We live in troubling times.
On December 8, 2001, Philadelphia police rushed upon a permitted protest march that was demonstrating to demand a new trial for Mumia Abu Jamal; police arrested eight, breaking one young woman’s tailbone and another’s jaw. Those arrested, including a Buddhist pacifist and a girl who weighed about 100 pounds, were charged with assault of police officers and felony rioting; eyewitness reports differed drastically from the police accounts and the story given by local media.
On August 1 and 2, 2000, about 420 demonstrators in Philadelphia were arrested on various charges during the Republican National Convention. Many of the demonstrators were injured in police custody, and they were held on bails of up to $1 million. Almost all charges have since been dropped or court cases won for lack of incriminating evidence.
I was incarcerated for three weeks, along with 24 co-defendants, in July and August of 2001 on baseless accusations of "criminal association," in the wake of protests against Genoa’s G-8 summit of world leaders. That experience, witnessing terrible police brutality and living under 24-hour surveillance and control in prison, has only strengthened my lifelong resolve to end the dehumanizing and brutalizing practice of human confinement, which does nothing either to deter crime or to rehabilitate those who commit crimes. The criminalization of youth and political dissent show the truth of the statement, "America’s children are our most valuable natural resource": anyone who has ever seen a strip mine or a clear-cut forest understands the fate of valuable natural resources.
According to President George W. Bush, in the wake of September 11, about 2,400 people have been taken into federal custody—hundreds of them without charges or on unrelated visa violations—and at least one has died in custody. They have been denied access to lawyers, their families, and outside medical treatment. The FBI and INS refuse to release their names, the number detained, where they are being held, or what they are charged with. Jose Padilla, a U.S. citizen, is now detained indefinitely without charge. Walter Pincus’s October 21, 2001, Washington Post article quoted an FBI agent, discussing the use of torture and drugs in September 11 interrogations: "It could get to that spot where we could go to pressure, where we don’t have a choice, and we are probably getting there." If they are even granted a trial, these detainees may face closed, military tribunals and the possibility of capital punishment, even for conspiracy and other non-homicide charges. The time-honored division between the executive and judicial branches of the United States government has melted away.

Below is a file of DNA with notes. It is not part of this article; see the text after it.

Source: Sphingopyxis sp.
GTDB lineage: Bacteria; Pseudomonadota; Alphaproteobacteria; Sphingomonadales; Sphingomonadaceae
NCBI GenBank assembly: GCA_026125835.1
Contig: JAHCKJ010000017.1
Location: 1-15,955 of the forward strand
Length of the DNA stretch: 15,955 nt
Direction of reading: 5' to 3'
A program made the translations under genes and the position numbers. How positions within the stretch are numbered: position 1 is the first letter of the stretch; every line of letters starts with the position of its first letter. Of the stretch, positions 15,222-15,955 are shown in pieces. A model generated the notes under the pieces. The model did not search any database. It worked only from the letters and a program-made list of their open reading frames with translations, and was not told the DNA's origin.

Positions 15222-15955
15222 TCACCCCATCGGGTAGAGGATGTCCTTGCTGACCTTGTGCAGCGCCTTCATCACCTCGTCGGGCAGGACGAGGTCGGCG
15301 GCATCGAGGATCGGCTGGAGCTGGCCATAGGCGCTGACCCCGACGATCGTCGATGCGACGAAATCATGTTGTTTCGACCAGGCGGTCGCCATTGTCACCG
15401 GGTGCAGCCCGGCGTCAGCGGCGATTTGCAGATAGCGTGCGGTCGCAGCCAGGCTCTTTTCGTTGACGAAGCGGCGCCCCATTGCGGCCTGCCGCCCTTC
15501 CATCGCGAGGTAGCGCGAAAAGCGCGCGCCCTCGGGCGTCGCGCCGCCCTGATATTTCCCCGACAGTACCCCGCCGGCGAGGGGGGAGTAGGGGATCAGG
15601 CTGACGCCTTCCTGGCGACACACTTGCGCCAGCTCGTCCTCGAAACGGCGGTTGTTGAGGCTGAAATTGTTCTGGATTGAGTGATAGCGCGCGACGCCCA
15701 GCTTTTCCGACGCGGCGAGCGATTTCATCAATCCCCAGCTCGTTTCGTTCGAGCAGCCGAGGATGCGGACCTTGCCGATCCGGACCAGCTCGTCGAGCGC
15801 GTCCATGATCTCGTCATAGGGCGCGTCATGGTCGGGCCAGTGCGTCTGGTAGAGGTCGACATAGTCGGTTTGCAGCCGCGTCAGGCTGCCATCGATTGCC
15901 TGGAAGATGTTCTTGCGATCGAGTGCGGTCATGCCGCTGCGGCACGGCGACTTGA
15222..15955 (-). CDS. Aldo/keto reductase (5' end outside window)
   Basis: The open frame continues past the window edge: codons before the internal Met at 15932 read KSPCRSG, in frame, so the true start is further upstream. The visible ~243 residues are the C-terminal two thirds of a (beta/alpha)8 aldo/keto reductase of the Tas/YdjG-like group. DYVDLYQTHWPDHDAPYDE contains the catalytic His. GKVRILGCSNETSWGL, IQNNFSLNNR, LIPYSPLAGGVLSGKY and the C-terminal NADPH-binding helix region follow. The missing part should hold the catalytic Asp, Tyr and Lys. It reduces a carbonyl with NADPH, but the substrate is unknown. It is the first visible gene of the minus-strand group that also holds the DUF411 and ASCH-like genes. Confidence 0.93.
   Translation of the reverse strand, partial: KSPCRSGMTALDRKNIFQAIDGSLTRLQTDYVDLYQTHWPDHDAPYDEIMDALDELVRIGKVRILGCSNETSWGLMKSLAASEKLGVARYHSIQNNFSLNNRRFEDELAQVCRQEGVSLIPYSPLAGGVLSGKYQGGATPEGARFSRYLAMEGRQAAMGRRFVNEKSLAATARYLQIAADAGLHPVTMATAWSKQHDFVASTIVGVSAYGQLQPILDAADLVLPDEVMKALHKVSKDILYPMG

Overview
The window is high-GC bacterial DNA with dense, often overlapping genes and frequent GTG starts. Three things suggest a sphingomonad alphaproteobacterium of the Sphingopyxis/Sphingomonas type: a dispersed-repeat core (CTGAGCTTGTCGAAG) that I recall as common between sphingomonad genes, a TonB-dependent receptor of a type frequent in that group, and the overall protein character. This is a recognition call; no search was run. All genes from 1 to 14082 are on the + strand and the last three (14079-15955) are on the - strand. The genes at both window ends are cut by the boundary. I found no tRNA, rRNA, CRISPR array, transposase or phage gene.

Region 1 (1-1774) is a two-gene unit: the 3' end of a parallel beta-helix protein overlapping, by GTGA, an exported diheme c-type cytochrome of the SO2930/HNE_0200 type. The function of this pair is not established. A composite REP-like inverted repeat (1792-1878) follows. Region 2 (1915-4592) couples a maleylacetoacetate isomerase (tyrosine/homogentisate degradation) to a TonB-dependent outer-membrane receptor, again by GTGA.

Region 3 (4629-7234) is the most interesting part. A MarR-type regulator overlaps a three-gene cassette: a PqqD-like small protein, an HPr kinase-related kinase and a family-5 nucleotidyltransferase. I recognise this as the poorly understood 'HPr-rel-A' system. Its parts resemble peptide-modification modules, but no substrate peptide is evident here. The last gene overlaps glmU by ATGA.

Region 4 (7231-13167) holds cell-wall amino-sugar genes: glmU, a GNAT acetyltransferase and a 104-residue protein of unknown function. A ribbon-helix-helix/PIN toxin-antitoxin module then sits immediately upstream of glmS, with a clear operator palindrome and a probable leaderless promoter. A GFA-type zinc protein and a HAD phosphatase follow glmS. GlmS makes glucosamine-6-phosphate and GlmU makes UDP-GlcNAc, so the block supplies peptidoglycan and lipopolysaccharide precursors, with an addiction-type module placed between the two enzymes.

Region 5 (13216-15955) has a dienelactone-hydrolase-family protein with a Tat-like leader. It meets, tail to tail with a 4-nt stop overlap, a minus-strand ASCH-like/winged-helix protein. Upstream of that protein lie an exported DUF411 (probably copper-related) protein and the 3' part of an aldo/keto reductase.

When justice seems so arbitrary, one may ask, "Is anyone safe?" But the tragedies of September 11 show us that security has always been an illusion. This realization calls into question the United States’ War on Crime, which has dogged this country for decades in our relentless hunt for that will-o-the-wisp called security. The "butcher bill" of this war is staggering, as perusal of the U.S. Bureau of Justice Statistics shows. There are 6.5 million people in prisons and jails or on probation or parole in the United States. That’s one person in 40. Since 1980, this country’s incarceration rate has tripled and the population behind bars has quadrupled, giving the United States the world’s highest per capita incarceration rate. If this trend continues, one of every 20 people alive today in this country will serve prison or jail time in his or her lifetime.
The financial cost alone boggles the mind: annual U.S. spending on the criminal justice system has reached $180 billion. In 1997, $485 per U.S. resident was spent on prisons and jails. Incarcerating one person for one year is enough to put seven people through community college or drug rehab. Spending on law enforcement has quintupled since 1980, and the prisons and jails are still packed beyond their holding capacities.